Science vs. the Mysterious Forces of the Unknown
by Rosey Collins
"What do you think happens to you after you die?" This was a question Foxglove had been wanting to ask Dale for some time, for whatever reasons. She was now loitering by the sink where the aforementioned Dale was washing dishes (under protest, of course), and the others all seemed to be hanging around in the kitchen as well - now seemed a good time to ask.
"I've never really thought about it," Dale replied.
"Of course you have. Everybody thinks about it. Do you believe in Heaven?"
Dale shrugged. "Maybe. Nothing's impossible."
"Except Heaven," Gadget interrupted. "The whole concept of Heaven is physically impossible. If there is such a place, where the heck is it?"
"It's a spiritual place, Gadget, hence ones inability to gain entry unless one has passed on," Foxglove retorted (she was still wary of Gadget's influence over Dale).
"There is no such thing as a spiritual place," Gadget insisted. "Heaven is something made up by depressed philosophers with too much time on their hands."
"People who have been dead for a short period of time claim to have seen a white light and heard heavenly voices," Monty put in.
"Yeah, explain that," Foxglove said.
"Well, obviously they weren't quite dead"
"So what, you don't think anything happens?"
"What about reincarnation?" Chip asked.
"That's impossible too," Gadget replied. "Once you're dead, you're dead."
"And what happens to your soul?" Dale asked.
"Souls are made up too."
"You know, Winifred hypnotised me once," Foxglove said, "and I went back to a previous life. I was a Bengal tiger."
"Hypnosis proves nothing. You weren't remembering being a Bengal tiger, you were just thinking about what it might have been like."
"You don't even think it's a possibility?"
"But people don't just disappear after they're dead. If you get no reward at the end, what's the point in life?"
"There is no point in life. Nobody made the world the way it is, it's all an accident."
"You know," Monty broke in, before the debate got too heated, "there is one religion - Hinduism, I think - that believes in both Heaven and reincarnation."
"Oh, how does that work?" Foxglove asked.
"Well, you live so many lives, and as you go along you pick up brownie points for living a good one. When you've got enough, then you spend the rest of eternity in Heaven. It's usually illustrated with a ladder."
"That's actually really interesting," Foxglove said. "Is there any limit to the number of lives you can live?"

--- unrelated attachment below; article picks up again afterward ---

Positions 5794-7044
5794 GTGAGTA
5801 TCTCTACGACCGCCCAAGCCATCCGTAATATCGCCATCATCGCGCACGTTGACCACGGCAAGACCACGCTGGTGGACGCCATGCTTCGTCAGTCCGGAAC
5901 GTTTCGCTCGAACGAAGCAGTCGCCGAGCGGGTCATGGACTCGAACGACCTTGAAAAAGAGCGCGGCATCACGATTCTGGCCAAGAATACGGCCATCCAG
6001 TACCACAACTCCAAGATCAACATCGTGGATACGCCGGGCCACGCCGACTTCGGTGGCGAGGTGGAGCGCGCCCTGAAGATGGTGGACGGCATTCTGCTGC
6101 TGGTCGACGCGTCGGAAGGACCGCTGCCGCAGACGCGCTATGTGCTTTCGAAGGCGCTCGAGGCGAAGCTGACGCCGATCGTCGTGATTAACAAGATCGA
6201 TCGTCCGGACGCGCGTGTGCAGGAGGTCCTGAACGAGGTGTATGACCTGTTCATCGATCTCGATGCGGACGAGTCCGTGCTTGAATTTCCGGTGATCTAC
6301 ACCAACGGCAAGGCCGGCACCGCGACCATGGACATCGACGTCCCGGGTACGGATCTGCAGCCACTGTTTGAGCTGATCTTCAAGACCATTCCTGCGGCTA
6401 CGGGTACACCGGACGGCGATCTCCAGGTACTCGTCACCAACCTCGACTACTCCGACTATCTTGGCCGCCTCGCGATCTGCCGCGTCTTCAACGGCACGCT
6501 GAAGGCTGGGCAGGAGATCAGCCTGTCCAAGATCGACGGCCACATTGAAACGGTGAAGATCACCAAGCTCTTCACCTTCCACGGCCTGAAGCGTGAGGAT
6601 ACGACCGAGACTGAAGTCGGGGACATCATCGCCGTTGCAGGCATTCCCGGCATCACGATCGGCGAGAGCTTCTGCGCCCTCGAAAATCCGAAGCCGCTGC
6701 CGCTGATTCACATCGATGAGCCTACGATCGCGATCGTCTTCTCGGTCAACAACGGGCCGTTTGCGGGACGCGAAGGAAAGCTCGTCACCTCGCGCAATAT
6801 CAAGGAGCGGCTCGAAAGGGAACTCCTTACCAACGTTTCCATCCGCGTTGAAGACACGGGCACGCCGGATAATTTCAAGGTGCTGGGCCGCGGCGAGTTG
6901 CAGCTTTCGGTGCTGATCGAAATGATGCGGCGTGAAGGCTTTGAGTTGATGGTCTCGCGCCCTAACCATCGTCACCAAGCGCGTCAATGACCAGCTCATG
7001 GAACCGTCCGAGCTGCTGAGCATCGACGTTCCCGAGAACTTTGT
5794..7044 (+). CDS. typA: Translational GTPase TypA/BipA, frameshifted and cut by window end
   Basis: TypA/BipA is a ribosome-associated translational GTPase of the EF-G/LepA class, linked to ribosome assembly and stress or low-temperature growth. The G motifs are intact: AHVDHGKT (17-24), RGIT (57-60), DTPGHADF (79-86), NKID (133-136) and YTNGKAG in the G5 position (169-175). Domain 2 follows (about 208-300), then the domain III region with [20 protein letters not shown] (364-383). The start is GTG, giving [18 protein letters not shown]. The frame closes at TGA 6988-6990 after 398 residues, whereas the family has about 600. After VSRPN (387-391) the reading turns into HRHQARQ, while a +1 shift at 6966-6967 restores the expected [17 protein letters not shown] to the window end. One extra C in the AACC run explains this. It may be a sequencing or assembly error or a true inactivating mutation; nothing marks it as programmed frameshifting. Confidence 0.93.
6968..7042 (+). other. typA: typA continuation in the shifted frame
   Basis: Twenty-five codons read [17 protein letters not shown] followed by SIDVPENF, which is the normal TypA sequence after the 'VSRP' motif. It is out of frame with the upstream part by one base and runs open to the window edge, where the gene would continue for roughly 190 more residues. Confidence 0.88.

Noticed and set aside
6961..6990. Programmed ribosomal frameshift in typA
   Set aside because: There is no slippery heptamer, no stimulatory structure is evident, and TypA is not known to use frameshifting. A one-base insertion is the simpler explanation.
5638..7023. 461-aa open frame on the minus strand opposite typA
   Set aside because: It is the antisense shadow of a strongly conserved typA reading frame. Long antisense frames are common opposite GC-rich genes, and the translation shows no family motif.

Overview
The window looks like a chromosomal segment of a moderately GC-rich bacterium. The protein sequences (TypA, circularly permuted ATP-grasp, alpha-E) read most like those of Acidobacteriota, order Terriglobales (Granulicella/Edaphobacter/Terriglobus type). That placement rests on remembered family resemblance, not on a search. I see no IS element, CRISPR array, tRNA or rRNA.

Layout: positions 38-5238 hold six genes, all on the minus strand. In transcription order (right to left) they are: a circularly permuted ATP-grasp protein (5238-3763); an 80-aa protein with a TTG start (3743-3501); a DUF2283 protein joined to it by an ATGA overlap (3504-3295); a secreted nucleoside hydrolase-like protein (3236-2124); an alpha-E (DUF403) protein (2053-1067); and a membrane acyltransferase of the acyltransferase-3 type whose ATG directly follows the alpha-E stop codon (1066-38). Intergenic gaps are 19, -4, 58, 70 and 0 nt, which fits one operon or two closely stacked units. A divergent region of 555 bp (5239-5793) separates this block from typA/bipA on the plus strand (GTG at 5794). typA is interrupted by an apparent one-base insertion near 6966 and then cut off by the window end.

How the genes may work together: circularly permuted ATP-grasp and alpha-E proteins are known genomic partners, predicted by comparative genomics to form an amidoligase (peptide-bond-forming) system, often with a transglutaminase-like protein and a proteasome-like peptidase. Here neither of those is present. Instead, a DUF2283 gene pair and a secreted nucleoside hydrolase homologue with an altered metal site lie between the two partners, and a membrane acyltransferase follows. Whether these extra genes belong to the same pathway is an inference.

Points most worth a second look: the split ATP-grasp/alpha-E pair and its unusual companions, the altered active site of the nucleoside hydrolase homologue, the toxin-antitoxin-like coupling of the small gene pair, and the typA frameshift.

"I don't think so, but there probably should be, shouldn't there."
"But it's just not true," Gadget insisted.
"You don't know that," Foxglove returned.
"Yes I do. Stuff like that was made up centuries ago when nobody could come up with any scientific explanations, but now everything has one."
"Ok, so how did Winifred turn Dale into a frog?"
"She didn't really turn him into a frog."
"What?" Dale was most indignant.
"It was an illusion," Gadget went on. "There's no such thing as real magic."
"Are you saying that none of Winifred's spells were genuine?" Foxglove asked.
"That's exactly what I'm saying."
"Hold on, luv," Monty piped up. "What about Cassie? She could predict the future, all right."
"Ooh, tell me about Cassie," Foxglove said.
"She's a moth," Chip told her. "Monty knows her from somewhere or other. She told our fortunes one time."
"And was she right?"
"Most of the time, if you twisted her words a little bit, she was more or less right," Gadget admitted grudgingly, "but there must be an explanation for that as well. She probably guessed using statistics or something and hoped for the best. Besides, there was one thing she got wrong."
"She told us Chip was going to die."
"She told you what?" Foxglove seemed suddenly shocked. "She shouldn't have told you that!"
"She shouldn't?" Dale said, puzzled.
"No! That's like, the first rule of fortune telling! In fact it's the law that if a fortune thinks somebody's going to die, it's not allowed to tell them! And look at him, he's not even dead!" She turned to Chip, who was somewhat intimidated by the fierce look in her eyes. "You should sue."
"The point is she was wrong," Gadget said, suddenly forgetting all of Cassandra's predictions that had in fact proved correct. "It's not possible to predict the future."
"So you don't believe in magic at all." For some reason Foxglove found this very hard to believe.
"Ok..." Foxglove sought for something to change Gadget's mind. "Ah! Let me show you something." She left the room, and returned moments later brandishing a pendant. "This," she said triumphantly, "is a charm from Ancient Britain. I was told it would lead me to love, and look what happened." Here she grabbed Dale by the waist, dragged him from the sink and pushed him towards Gadget in an effort to get her point across. Their relationship (such as it was) was still a little shaky, but to Foxglove at least it was most certainly true love.
"Coincidence," was the curt reply.
"Actually, coincidences are sometimes considered a paranormal phenomenon as well," piped up Chip. "I once heard this story about a man who was going to visit his grandmother's grave, and then go shopping, and the items that he wanted to buy were on his grandmother's grave."